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College Rulings Add Insult to Injury

Court's upholding of admissions preference glosses over need for better early schooling.

June 29, 2003|Abigail Thernstrom | Abigail Thernstrom is a senior fellow at the Manhattan Institute, a commissioner on the U.S. Commission on Civil Rights and co-author of "America in Black and White: One Nation, Indivisible."

BOSTON — Never count on the U.S. Supreme Court to think and write clearly. Its two decisions in the University of Michigan affirmative action cases are, to put it mildly, a mess. But the bottom line seems clear enough, even if the reasoning barely qualifies as "reason." The Supreme Court has told those of us who abhor racial preferences to get lost. Our principles, arguments and evidence about how those preferences work have been dumped in a dead-letter box. The proponents of racial-driven decision-making have won. Big-time.

Some preference opponents have been trying to spin the decisions as something-for-us, something-for-them. They should stop trying. The effort is as absurd as the court's own spin, pretending that the 14th Amendment's promise of racial equality is alive and well, while upholding racial double standards in University of Michigan law school admissions in Grutter vs. Bollinger.

In Gratz vs. Bollinger, which dealt with the school's undergraduate admissions, the court struck down the blatant quota system that the university was using to admit black and Latino applicants. But that decision was unimportant. Six members of the court agreed that the school was a tad over the line in assigning 20 extra points (on a 150-point scale) just for the color of an applicant's skin, when perfect SAT scores counted for less. In other words, extraordinary academic promise meant less than the presence of African American or Latino blood. Do something just a little more subtle, the majority of justices said, in effect. With a bit of camouflage, you can achieve the same ends. Take a leaf from Michigan's law school book.

And thus, it is Justice Sandra Day O'Connor's opinion for a majority of five in the Grutter law school case that makes the decisions historic. That opinion endorses the use of racial double standards in admissions on the grounds that the school's commitment to "diversity" justifies them. For obvious historical reasons, treating people differently on the basis of their racial identity has long been considered deeply suspect in American constitutional law. No longer. The need for "diverse" institutions evidently trumps the cost of judging individuals by the color of their skin.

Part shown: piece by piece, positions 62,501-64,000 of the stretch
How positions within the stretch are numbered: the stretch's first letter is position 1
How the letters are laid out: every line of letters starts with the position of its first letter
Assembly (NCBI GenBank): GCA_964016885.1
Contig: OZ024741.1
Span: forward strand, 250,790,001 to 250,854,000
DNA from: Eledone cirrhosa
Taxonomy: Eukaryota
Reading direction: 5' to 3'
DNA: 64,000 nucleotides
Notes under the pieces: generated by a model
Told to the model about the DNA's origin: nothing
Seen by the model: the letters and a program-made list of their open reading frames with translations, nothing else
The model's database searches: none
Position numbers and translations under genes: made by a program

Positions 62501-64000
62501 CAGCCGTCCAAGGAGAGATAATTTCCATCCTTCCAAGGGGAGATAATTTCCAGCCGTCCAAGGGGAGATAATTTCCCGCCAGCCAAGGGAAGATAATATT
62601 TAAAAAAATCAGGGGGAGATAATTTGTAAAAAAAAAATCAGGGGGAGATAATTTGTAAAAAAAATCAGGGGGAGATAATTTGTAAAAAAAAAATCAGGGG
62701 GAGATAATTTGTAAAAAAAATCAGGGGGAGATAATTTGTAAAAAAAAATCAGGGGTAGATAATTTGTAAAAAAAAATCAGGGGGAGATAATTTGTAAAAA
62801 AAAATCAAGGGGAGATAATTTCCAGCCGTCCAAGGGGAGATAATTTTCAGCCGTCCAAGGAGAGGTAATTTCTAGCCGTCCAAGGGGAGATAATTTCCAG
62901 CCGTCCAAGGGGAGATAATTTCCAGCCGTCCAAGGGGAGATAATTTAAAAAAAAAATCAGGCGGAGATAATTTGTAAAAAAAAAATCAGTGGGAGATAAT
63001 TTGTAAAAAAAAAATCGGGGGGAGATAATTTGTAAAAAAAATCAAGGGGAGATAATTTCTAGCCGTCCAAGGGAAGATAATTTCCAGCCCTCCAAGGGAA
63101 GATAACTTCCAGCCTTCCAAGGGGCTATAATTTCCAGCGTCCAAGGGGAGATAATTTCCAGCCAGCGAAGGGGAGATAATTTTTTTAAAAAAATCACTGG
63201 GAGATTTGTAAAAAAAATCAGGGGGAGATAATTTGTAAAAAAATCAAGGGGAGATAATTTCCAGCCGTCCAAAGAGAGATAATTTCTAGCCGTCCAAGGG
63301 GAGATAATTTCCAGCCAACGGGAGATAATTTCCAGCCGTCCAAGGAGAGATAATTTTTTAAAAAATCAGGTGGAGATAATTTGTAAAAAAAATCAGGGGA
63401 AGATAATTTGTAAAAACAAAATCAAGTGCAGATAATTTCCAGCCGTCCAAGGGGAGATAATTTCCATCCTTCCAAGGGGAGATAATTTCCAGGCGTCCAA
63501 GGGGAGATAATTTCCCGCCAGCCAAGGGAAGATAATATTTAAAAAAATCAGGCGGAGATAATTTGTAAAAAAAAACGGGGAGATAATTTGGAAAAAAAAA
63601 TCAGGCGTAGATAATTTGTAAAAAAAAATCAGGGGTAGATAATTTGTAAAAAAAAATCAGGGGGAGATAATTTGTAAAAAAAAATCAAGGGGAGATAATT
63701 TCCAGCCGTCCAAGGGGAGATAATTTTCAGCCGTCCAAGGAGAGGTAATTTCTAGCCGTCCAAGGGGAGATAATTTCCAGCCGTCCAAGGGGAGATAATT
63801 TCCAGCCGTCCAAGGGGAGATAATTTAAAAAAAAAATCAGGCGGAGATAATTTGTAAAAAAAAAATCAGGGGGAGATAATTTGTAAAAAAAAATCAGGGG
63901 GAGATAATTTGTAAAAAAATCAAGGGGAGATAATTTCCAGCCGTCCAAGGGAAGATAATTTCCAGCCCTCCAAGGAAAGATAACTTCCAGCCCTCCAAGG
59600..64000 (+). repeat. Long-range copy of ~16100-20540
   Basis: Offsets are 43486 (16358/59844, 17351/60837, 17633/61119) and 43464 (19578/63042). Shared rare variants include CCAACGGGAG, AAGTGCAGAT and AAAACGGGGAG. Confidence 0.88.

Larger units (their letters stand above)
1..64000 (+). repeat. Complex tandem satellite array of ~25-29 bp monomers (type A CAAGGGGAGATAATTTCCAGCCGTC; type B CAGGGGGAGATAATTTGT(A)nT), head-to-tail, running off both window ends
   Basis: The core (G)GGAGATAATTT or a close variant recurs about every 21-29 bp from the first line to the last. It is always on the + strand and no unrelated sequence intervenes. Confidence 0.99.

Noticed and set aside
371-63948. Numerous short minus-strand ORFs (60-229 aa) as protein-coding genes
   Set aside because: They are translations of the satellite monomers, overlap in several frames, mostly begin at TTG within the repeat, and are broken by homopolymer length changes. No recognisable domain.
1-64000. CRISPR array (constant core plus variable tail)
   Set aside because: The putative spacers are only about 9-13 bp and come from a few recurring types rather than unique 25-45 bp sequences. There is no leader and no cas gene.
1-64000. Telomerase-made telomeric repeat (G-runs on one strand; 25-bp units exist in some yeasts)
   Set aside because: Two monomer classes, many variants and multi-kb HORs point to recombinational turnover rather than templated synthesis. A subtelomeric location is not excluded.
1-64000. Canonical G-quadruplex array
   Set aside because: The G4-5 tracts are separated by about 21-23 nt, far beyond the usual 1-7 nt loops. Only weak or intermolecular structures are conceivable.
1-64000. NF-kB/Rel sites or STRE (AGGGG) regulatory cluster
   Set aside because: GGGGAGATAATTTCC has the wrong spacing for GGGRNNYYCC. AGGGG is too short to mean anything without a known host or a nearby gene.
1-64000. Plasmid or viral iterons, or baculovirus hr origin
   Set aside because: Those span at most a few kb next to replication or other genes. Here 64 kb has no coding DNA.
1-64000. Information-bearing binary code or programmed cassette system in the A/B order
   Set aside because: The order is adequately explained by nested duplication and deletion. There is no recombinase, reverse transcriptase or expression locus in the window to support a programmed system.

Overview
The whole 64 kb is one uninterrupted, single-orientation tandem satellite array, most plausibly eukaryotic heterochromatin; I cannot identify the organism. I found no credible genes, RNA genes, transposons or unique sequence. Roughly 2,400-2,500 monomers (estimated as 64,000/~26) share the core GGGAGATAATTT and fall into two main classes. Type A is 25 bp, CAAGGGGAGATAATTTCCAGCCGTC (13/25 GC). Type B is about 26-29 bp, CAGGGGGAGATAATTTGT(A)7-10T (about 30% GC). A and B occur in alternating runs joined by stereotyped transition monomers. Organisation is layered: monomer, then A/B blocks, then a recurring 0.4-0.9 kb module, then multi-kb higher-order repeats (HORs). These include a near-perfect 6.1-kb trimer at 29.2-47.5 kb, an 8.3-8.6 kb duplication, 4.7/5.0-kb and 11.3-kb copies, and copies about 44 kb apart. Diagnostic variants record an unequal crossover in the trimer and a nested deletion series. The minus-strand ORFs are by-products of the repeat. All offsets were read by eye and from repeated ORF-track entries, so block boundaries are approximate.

The fact that Michigan's law school engages in racial double standards cannot seriously be doubted. A white or Asian applicant with, say, an LSAT score of 165 and a grade-point average of 3.25 to 3.49 has only about a 20% chance of getting in. But precisely the same academic profile guarantees admission for a non-Asian minority student. The law school itself has acknowledged that three out of four students from "underrepresented" minorities would not be admitted if race were left out of the equation. Similar glaring disparities in qualifications can be found at every law school.

Of course many non-Asian minority students do not need racial preferences to get into selective schools. But those preferences are necessary, the court said, to create a "critical mass" of blacks, Latinos and Native Americans.

What is a critical mass? Critical mass, the director of admissions helpfully explained, means "meaningful numbers" or "meaningful representation." Other administrators came up with slightly more illuminating answers. The law school dean was concerned that "underrepresented" minority students not feel "isolated." Translation: We need to make sure the number of black students is sufficient to allow black student organizations, black study groups and so forth. And in many colleges, that critical mass also allows separate dorms, freshman orientations and graduation celebrations. In other words, a school's commitment to "diversity" is essential to the self-segregation so prevalent in institutions of higher education.

The court (ignoring the self-segregation apparent on almost every campus) talks about the "educational benefits" that "diversity" brings. "Being a racial minority" is a "unique experience." The statement comes awfully close to saying that all Latinos think alike and whites need to hear the "Latino" point of view. In any case, O'Connor offers no evidence of any actual "educational benefits," and Justice Clarence Thomas is surely right to say that the law school's primary interest is "aesthetic." The school, he wrote, "wants to have a certain appearance, from the shape of the desks and tables in its classrooms to the color of the students sitting at them."

Race has been called the "American dilemma." It is, in fact, the American undoing -- the ground on which we lose our footing, the problem that plays havoc with bedrock American values. Racial classifications in the United States have a long and ugly history; racial subordination was all about double standards, with different entitlements depending on your racial identity. Nevertheless, the highest court in the land has now embraced them. It is a bleak day in American constitutional law.

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